Zone 1

Alaska, California, Hawaii, Idaho, Montana, Nevada, Oregon, Utah, Washington, Wyoming Arizona, Colorado, Kansas, New Mexico, Oklahoma, Texas Illinois, Indiana, Iowa, Michigan, Minnesota, Nebraska, North Dakota, South Dakota, Wisconsin Alabama, Arkansas, Florida, Georgia, Louisiana, Mississippi, Missouri, South Carolina, Tennessee District of Columbia, Kentucky, Maryland, North Carolina, Ohio, Puerto Rico, Virginia, West Virginia Connecticut, Delaware, Maine, Massachusetts, New Hampshire, New Jersey, New York, Pennsylvania, Rhode Island, Vermont

Zone 2 Zone 3

Zone 4

Zone 5

Zone 6

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NACCAS STAFF TELEPHONE DIRECTORY Executive Office

Executive Director Tony Mirando, M.S., D.C. e-mail: [email protected] Brenda Hicks e-mail: [email protected]

(703) 600-7600

extension # 154

Executive Secretary Accreditation Department Director of Accreditation

154

Demara Stamler e-mail: [email protected] Julianne Landreneau e-mail: [email protected] Alison Losey e-mail: [email protected] Sean McGuern e-mail: [email protected]

137

Administrative Assistant

147

Program Managers

121

119

Accreditation Specialists

Joshua Austin e-mail: [email protected] Yvette Brooks e-mail: [email protected] Eugene T. Hague e-mail: [email protected] Sonya Laws e-mail: [email protected] Eileen Manrique e-mail: [email protected] Jonathan Murphy e-mail: [email protected] Ubah Pathan e-mail: [email protected] Miranda Shurtleff e-mail: [email protected] Randi Smith e-mail: [email protected] Veda Teagle e-mail: [email protected]

124

112

151

139

148

116

128

158

117

125

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Travel Coordinator

Susie Kofler e-mail: [email protected] Jeanette Walker e-mail: [email protected] Brenda Hamilton e-mail: [email protected]

129

Pre-Screener

114

Secretary

140

Government Relations & Legal Department Director Mary E. Bird, Esq. e-mail: [email protected] Sarah MacArthur e-mail: [email protected] Shabobe Glover e-mail: [email protected]

138

Research Technician

155

DGR/Legal Secretary

141

Department of Communications Director of Communications Clifford Culbreath e-mail: [email protected] Allen Harmon e-mail: [email protected] Annette McNeil e-mail: [email protected]

135

Production Specialist

115

Records Specialist

122

Department of Finance Director Juan Gonzalez e-mail: [email protected] Cynthia McKoy e-mail: [email protected] Eric Hurst e-mail: [email protected] Lupeachra Davis e-mail: [email protected] Tina Waltower e-mail: [email protected] Tiffany Carter e-mail: [email protected] 132

Controller

149

Accountant

130

Accounts Receivable

131

Administrative Assistant

146

Receptionist

110

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REGIONAL OFFICES OF THE UNITED STATES DEPARTMENT OF EDUCATION For answers to your questions on federal student aid regulations or "Dear Colleague" letters, you should contact the USDE Case Management Team which serves your state. NE Quadrant: Boston, Massachusetts Boston Team (617) 289-0133 Dr. Rosemary Torpey Area Case Director 33 Arch Street, Suite 1008 Boston, MA 02110-1490 New York City, New York New York Team (646) 428-3755 Mr. William Swift Area Case Director Financial Square 32 Old Slip, 25th Floor New York, NY 10005 Philadelphia, Pennsylvania Philadelphia Team (215) 656-6436 Ms. Nancy Paula Gifford Area Case Director The Wanamaker Building 100 Penn Square East, Suite 511 Philadelphia, PA 19107 SE Quadrant: Atlanta, Georgia Atlanta Team (404) 562-6309 Mr. Charles L. Engstrom Area Case Director 61 Forsyth Street, SW, Room 18T20 Atlanta, GA 30303 Kansas City, Missouri Kansas City Team (816) 268-0440 Mr. Ralph LoBosco Area Case Director 8930 Ward Parkway, Suite 2028 Kansas City, MO 64114-3302 Connecticut, Maine, Massachusetts, New Hampshire, Rhode Island, Vermont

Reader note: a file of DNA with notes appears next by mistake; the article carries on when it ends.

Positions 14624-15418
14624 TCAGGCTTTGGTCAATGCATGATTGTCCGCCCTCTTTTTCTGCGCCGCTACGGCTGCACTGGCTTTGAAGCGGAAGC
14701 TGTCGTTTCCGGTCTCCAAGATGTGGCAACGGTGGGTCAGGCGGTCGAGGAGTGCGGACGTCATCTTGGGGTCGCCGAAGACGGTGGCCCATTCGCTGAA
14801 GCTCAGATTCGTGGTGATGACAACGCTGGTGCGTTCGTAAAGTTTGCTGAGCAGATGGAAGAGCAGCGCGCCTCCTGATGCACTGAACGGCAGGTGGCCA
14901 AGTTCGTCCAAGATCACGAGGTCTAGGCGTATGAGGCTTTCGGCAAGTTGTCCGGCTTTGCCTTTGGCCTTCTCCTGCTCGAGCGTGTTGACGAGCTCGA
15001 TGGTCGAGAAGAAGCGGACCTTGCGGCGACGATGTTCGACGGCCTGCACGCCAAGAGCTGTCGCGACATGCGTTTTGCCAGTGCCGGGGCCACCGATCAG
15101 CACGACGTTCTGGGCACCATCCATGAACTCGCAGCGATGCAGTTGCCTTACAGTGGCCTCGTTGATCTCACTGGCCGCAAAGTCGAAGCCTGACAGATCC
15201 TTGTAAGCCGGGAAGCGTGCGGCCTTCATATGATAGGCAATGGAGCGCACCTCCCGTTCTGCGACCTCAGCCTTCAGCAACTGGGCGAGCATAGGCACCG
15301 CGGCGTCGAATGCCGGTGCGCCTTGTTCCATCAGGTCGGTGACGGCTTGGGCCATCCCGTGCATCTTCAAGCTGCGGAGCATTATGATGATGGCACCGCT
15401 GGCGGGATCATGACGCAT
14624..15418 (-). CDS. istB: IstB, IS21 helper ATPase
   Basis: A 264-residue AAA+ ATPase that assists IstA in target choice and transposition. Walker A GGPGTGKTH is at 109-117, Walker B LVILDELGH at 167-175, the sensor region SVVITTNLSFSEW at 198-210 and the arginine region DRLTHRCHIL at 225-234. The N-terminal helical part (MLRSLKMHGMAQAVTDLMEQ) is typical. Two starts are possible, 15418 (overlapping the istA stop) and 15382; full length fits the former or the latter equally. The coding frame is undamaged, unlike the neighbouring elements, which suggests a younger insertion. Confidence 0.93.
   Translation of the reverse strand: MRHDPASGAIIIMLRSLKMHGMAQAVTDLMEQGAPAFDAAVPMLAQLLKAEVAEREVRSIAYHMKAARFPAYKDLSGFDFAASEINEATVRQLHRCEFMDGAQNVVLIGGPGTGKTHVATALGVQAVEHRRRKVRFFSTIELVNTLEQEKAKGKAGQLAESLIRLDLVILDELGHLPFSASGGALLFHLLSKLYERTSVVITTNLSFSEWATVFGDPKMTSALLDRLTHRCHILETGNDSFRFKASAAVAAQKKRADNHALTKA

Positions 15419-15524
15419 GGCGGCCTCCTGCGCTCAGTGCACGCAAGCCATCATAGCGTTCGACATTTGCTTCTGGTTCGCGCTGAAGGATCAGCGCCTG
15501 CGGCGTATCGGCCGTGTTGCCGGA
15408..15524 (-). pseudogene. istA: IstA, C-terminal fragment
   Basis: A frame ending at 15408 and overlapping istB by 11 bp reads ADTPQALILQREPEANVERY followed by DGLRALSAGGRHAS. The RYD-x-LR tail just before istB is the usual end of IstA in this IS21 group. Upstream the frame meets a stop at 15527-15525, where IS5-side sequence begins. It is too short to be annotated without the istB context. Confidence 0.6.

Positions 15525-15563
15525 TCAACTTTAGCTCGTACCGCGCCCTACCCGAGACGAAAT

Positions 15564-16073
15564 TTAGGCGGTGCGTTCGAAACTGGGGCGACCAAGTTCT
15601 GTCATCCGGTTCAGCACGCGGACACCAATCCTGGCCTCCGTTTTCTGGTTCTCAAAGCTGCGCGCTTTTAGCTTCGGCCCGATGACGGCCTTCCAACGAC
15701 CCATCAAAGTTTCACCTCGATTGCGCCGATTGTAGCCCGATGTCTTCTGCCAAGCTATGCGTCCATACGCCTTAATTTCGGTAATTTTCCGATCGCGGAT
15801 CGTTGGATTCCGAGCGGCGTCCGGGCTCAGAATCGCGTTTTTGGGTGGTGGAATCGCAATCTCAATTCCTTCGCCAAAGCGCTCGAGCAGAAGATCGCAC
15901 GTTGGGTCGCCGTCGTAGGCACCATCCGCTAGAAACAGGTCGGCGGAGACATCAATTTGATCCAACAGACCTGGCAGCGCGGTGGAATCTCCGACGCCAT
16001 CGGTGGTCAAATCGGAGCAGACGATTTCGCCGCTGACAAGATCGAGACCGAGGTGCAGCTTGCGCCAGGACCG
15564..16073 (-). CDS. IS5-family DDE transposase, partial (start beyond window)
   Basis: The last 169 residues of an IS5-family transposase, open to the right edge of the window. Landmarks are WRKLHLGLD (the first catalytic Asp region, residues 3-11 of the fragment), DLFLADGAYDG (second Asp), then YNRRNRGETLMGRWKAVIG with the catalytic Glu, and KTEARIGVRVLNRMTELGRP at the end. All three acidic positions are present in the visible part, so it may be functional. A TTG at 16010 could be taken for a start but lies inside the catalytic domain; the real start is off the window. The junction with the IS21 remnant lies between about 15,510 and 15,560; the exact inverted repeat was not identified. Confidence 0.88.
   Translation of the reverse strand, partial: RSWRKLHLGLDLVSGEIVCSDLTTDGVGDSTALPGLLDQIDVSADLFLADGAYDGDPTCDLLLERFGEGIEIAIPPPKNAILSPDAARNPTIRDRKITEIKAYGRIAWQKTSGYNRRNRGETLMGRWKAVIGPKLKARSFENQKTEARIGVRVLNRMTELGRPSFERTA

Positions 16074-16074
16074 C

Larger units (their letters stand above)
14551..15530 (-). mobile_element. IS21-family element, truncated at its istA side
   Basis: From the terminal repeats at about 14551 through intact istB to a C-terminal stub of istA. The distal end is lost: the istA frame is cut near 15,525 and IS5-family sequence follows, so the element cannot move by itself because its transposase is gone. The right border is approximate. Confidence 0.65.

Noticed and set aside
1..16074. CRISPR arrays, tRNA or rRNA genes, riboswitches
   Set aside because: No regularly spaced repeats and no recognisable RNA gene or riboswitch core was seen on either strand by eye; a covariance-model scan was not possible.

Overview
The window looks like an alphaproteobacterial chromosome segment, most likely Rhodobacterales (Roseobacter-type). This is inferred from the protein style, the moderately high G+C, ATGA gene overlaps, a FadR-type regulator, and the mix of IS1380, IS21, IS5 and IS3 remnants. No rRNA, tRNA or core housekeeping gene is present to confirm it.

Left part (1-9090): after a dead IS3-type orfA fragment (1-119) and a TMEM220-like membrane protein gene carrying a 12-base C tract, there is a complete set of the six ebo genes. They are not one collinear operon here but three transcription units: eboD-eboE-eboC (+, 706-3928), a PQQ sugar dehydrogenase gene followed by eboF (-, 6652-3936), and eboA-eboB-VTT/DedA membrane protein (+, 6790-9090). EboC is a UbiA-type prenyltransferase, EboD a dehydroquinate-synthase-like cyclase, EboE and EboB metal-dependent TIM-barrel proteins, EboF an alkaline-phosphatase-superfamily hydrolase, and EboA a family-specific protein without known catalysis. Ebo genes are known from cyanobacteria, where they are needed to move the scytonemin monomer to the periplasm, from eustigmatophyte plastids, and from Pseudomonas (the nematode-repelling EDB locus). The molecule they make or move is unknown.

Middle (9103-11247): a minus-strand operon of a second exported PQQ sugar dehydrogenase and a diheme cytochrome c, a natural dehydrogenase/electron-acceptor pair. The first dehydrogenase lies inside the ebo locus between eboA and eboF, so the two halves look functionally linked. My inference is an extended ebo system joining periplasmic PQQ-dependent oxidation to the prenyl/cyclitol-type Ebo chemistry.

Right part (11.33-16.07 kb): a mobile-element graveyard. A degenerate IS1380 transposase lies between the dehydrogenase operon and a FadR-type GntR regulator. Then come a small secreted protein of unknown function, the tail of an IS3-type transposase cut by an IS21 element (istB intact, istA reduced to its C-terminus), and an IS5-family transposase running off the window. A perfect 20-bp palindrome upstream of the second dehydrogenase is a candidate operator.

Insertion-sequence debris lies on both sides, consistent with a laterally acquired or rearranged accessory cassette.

New Jersey, New York, Puerto Rico, Virgin Islands

Delaware, District of Columbia, Maryland, Pennsylvania, Virginia, West Virginia

Alabama, Florida, Georgia, Mississippi, North Carolina, South Carolina

Iowa, Kansas, Kentucky, Missouri, Nebraska, Tennessee

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NW Quadrant:

Chicago, Illinois Chicago Team (312) 730-1528 Mr. Douglas Parrott Area Case Director 111 N. Canal Street, Room 830 Chicago, IL 60606-7204 Denver, Colorado Denver Team (303) 844-3677 x116 Mr. Harry Shriver Area Case Director 1391 Speer Boulevard, Suite 800 Denver, CO 80204 Seattle, Washington Seattle Team (206) 615-2594 Ms. Linda Henderson Area Case Director 701 Fifth Avenue, Suite 1600 Seattle, WA 98104-7049

Illinois, Minnesota, Ohio, Wisconsin

Colorado, Michigan, Montana, North Dakota, South Dakota, Utah, Wyoming

Alaska, Idaho, Indiana, Oregon, Washington

SW Quadrant:

Dallas, Texas Dallas Team (214) 661-9490 Mr. Patrick Kennedy Area Case Director 1999 Bryan Street, Suite 1410 Dallas, TX 75201-3136 San Francisco, California San Francisco Team (415) 556-4295 Ms. Linda Henderson Area Case Director 50 United Nations Plaza, Room 266 San Francisco, CA 94102

Arkansas, Louisiana, New Mexico, Oklahoma, Texas

Arizona, California, Hawaii, Nevada, American Samoa, Guam, Territory of Pacific Islands

Federal Student Aid Hotline: 1-800-433-7327

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N A C

C A S

National Standards

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GOALS OF ACCREDITATION Revised 8/03 A. To foster and improve post-secondary education and training in cosmetology arts and sciences, massage, and related and unrelated areas. To establish and enforce minimum standards of performance towards ensuring that accredited post-secondary schools offer, and can be reasonably expected to continue to offer, successful programs to prepare graduates for licensure, certification and/or employment in these areas. To ensure that each accredited institution carries out its educational activities in ethical and responsible ways.